Mayfield budget shortfall prompts lobbying effort

MAYFIELD-Due to a predicted $478,000 budget deficit for the 2016-17 school year, the Mayfield Central School District has formed a committee to lobby state officials to restore funding cut from the district.

Mayfield School District Superintendent Jon Peterson said his district is still missing $184,798 in funding cut due to the Gap Elimination Adjustment and that money would help fill the district’s projected budget deficit for the 2016-17 school year.

According to a press release on the district’s website, the state does not plan to restore the cut funding to Mayfield for the 2016-17 school year.

“In 2010, the state began the GEA program as a way of filling its budget deficit each year by reducing every school district’s funding,” stated Peterson in the news release.

On Tuesday Peterson issued the first draft of the 2016-17 budget at the district’s school board meeting. The draft budget would spend $17.7 million budget for the 2016-17 school year, but projects a $478,000 deficit in revenues.

Peterson said convincing the governor and state legislators to help restore the GEA is his biggest point of action in filling the gap.

“We are going to the governor to get all of the GEA restored. We are lobbying strongly. Some schools have already had it restored,” Peterson said.

According to the release, a low rate of inflation last year is causing school districts across the state to be held to a low or negative school tax levy increase under the state tax cap for the 2016-17 school year.

Peterson said at the school board meeting that Mayfield will be allowed to raise $48,000 less in taxes than it did for the 2015-16 school year- a cut of 0.66 percent to the tax levy.

A district is allowed to exceed their tax levy limits with a 60 percent approval vote by the community. Mayfield’s school board isn’t interested in doing that, Peterson said at the meeting. A one percent increase in the tax levy adds $72,700 to the district’s budget, the release explained.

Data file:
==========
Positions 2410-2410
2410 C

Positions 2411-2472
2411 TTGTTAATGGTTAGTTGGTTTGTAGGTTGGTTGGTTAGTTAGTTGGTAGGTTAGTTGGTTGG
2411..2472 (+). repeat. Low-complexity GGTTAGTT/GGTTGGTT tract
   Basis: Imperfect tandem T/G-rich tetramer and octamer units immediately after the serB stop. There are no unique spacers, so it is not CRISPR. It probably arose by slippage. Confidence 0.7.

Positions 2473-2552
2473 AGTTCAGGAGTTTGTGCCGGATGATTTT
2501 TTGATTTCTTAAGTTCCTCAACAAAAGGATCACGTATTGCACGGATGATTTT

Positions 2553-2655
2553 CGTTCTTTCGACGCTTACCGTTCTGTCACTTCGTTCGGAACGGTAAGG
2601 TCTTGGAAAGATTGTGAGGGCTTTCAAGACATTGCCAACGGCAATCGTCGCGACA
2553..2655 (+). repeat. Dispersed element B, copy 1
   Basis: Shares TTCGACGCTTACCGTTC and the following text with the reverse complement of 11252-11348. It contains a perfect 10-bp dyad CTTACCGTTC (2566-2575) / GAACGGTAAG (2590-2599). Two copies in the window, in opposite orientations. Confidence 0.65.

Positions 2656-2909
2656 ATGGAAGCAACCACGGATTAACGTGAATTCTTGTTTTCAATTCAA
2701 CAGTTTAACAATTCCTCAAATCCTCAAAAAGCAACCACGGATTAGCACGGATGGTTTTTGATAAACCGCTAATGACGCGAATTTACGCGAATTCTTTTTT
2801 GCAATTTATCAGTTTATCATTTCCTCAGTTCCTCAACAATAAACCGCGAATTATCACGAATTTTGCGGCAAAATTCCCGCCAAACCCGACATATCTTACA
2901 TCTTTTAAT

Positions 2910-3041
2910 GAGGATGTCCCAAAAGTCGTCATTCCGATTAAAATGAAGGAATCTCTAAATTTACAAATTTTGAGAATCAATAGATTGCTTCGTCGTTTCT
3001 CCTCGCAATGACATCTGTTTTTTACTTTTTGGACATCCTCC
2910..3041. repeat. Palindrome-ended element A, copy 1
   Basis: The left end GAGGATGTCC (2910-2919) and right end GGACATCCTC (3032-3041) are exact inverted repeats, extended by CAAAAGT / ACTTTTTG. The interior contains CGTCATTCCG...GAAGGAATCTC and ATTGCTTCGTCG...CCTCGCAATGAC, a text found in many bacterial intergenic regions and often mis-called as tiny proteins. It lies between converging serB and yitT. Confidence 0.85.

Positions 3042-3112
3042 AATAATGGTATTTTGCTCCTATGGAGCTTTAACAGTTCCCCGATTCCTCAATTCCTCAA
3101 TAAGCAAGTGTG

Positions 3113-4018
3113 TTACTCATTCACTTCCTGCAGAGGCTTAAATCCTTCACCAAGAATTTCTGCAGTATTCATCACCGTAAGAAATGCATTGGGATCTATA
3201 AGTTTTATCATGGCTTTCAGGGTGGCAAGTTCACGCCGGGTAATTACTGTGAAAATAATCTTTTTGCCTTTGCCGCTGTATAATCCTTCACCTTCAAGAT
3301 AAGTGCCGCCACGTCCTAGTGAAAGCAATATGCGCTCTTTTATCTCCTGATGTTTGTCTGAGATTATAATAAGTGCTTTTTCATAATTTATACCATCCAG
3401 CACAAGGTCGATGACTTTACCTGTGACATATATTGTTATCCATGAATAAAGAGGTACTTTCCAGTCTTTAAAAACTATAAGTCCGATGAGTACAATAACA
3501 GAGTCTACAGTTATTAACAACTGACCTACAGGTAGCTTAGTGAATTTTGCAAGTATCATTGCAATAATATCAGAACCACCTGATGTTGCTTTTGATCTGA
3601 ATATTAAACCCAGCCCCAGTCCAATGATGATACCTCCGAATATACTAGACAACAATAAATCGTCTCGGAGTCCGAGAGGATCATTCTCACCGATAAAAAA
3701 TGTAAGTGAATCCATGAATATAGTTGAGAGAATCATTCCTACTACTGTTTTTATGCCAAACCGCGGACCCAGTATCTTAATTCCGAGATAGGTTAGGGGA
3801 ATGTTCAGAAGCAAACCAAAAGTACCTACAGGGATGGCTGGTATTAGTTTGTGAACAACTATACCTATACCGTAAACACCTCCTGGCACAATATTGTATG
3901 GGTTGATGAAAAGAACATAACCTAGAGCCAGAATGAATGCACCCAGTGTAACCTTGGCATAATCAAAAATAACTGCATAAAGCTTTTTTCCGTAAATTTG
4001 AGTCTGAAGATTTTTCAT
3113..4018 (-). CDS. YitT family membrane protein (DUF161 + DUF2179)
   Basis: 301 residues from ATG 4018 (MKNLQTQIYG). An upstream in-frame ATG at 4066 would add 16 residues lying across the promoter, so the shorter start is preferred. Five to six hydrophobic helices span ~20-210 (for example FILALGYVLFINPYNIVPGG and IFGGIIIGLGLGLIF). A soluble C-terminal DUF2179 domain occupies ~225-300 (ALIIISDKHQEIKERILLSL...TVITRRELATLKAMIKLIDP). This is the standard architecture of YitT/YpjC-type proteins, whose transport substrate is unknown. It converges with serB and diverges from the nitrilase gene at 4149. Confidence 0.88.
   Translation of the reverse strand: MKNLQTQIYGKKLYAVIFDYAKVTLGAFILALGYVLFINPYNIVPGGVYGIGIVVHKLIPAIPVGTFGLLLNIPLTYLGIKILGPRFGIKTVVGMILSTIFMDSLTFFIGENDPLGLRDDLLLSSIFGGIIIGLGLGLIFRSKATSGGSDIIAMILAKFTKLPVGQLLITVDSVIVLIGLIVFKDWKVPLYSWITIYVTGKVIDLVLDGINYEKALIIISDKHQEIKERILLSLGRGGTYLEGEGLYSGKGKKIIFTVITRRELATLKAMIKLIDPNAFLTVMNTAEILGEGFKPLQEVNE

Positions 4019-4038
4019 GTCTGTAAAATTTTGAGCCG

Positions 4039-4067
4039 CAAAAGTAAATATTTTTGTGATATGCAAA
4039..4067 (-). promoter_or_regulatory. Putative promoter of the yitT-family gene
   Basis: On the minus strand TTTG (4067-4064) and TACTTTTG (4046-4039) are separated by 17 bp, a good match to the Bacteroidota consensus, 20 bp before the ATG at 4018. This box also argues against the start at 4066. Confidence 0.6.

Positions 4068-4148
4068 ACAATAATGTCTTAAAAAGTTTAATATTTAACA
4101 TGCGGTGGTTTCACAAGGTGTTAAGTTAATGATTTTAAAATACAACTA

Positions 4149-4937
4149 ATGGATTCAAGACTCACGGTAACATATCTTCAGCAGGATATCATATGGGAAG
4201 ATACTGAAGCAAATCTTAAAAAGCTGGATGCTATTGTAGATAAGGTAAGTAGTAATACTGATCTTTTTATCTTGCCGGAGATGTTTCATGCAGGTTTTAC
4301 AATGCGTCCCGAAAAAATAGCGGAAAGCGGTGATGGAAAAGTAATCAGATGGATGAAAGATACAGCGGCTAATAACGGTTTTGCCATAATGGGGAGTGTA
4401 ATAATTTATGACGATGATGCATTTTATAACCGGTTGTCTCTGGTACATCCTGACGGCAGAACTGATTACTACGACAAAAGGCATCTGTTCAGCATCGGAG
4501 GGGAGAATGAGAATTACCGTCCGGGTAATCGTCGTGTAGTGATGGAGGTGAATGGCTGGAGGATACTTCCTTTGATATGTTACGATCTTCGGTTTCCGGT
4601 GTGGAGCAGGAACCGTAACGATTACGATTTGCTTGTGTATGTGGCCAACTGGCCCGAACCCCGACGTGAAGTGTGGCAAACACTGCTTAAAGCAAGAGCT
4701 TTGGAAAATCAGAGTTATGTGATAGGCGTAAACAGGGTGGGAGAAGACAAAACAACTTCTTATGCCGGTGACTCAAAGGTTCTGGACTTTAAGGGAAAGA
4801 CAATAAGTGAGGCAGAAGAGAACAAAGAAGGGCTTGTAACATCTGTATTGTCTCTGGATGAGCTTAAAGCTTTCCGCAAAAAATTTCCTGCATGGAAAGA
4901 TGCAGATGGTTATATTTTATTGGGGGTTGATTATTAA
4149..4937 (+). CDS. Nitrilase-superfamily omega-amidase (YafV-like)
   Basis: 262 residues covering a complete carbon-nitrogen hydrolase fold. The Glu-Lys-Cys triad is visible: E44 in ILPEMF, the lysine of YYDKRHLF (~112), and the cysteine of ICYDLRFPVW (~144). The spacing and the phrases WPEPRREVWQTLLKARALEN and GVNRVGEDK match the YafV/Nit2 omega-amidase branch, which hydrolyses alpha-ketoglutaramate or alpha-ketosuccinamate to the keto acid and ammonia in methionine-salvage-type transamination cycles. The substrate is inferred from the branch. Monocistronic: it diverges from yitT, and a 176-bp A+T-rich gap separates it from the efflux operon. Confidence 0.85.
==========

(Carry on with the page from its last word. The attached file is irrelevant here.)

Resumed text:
Peterson said the district will be working on expenditures and other ways to increase revenue. One of his suggestions was increasing the tuition for non-resident students. The district is looking for grants and other ways to fund the budget, he said.

“The first draft looks grim. We have a decreasing tax levy and the state is still holding back $184,000 (in GEA funding). That has put us in a tough spot where our revenues will have to increase in some way or there will be cuts,” Peterson said in the release.

Since 2010 the district has eliminated or reduced 18 full-time positions. Peterson said seven others have been reduced to part-time.

The Mayfield school board has formed a comittee its calling the “Presidential Committee” to lobby the state. The Presidential Committee includes the presidents of the district’s three labor unions, the school board president and the superintendent. The group has worked on a letter-writing campaign aimed at restoring the full GEA for Mayfield. The first letter was sent to Gov. Andrew Cuomo, Sen. Hugh Farley, R-Niskayuna and Assemblyman Mark Butler, R-Newport, according to the release. The letter can be read on the district’s website.

Peterson said he plans to lobby the legislators on March 8.

“We are certainly optimistic that [the funds] will be restored,” Peterson said.

The BOA’s next meeting is March. 15. Peterson said they will be discussing the budget, which is expected to be adopted on April 19.

The public hearing on the budget proposal will be held on May 10.

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